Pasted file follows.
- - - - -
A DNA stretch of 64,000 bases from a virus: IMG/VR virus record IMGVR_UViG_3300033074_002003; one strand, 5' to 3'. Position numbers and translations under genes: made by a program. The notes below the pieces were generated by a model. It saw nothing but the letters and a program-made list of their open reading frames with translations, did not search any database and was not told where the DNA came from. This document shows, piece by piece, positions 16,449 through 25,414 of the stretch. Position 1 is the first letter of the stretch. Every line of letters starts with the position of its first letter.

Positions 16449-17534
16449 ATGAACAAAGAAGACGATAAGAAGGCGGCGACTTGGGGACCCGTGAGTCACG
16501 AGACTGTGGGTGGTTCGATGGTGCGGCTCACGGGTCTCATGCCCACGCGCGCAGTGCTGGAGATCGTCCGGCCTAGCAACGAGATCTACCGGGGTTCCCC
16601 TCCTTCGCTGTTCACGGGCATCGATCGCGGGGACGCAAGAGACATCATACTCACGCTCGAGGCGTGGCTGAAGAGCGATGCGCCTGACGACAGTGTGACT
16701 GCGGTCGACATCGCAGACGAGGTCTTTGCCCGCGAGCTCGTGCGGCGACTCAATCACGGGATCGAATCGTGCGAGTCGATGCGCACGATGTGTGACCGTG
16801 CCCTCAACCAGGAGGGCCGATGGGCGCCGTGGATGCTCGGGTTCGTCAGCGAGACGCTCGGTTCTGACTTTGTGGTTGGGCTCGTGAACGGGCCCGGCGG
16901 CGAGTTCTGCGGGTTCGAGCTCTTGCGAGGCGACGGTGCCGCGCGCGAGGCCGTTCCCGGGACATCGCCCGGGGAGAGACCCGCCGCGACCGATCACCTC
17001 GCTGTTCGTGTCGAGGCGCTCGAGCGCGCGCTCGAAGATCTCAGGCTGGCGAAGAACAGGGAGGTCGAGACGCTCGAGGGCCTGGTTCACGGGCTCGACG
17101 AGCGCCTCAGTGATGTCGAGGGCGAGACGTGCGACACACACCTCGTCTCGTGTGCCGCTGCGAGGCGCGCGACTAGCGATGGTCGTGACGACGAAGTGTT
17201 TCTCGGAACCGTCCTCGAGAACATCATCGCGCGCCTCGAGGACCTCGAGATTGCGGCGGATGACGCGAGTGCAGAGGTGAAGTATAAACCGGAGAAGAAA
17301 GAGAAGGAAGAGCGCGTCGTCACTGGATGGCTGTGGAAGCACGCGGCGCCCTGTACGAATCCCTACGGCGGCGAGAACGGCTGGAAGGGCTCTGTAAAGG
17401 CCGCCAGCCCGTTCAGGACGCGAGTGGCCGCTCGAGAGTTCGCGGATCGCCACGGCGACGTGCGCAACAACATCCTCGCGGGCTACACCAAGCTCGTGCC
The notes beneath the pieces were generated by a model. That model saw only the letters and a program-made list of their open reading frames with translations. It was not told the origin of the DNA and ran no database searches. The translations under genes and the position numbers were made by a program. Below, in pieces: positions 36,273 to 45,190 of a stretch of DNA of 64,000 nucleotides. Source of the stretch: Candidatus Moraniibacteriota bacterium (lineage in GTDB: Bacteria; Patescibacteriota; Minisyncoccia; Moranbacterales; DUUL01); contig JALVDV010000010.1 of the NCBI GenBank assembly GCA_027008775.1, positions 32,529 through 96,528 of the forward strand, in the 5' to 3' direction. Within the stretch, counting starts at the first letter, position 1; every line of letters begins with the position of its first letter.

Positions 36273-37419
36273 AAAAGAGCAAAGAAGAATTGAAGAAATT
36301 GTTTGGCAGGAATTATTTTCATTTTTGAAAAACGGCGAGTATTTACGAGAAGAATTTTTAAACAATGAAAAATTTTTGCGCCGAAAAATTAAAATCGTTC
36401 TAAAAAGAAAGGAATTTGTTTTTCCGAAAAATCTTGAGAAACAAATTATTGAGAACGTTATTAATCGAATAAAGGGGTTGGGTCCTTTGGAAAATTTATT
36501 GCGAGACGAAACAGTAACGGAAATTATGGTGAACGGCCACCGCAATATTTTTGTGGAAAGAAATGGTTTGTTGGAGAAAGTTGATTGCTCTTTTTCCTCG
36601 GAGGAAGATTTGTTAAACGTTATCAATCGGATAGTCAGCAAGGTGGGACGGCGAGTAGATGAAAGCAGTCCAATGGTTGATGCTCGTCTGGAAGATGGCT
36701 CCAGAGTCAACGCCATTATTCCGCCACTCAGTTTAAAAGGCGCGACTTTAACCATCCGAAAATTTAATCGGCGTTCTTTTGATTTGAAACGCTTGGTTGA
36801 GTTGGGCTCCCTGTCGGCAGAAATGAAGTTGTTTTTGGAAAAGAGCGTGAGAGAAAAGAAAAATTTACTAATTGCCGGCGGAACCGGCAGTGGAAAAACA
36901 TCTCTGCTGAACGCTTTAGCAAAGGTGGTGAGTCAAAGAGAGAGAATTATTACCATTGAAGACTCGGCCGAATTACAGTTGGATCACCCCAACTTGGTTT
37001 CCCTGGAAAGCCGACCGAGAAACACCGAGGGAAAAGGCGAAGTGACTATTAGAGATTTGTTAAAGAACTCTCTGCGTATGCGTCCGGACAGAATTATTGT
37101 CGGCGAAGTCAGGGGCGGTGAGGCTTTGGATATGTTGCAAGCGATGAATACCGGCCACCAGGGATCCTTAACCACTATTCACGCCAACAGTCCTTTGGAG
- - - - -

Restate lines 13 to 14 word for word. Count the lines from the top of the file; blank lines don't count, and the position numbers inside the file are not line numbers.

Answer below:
17401 CCGCCAGCCCGTTCAGGACGCGAGTGGCCGCTCGAGAGTTCGCGGATCGCCACGGCGACGTGCGCAACAACATCCTCGCGGGCTACACCAAGCTCGTGCC
The notes beneath the pieces were generated by a model. That model saw only the letters and a program-made list of their open reading frames with translations. It was not told the origin of the DNA and ran no database searches. The translations under genes and the position numbers were made by a program. Below, in pieces: positions 36,273 to 45,190 of a stretch of DNA of 64,000 nucleotides. Source of the stretch: Candidatus Moraniibacteriota bacterium (lineage in GTDB: Bacteria; Patescibacteriota; Minisyncoccia; Moranbacterales; DUUL01); contig JALVDV010000010.1 of the NCBI GenBank assembly GCA_027008775.1, positions 32,529 through 96,528 of the forward strand, in the 5' to 3' direction. Within the stretch, counting starts at the first letter, position 1; every line of letters begins with the position of its first letter.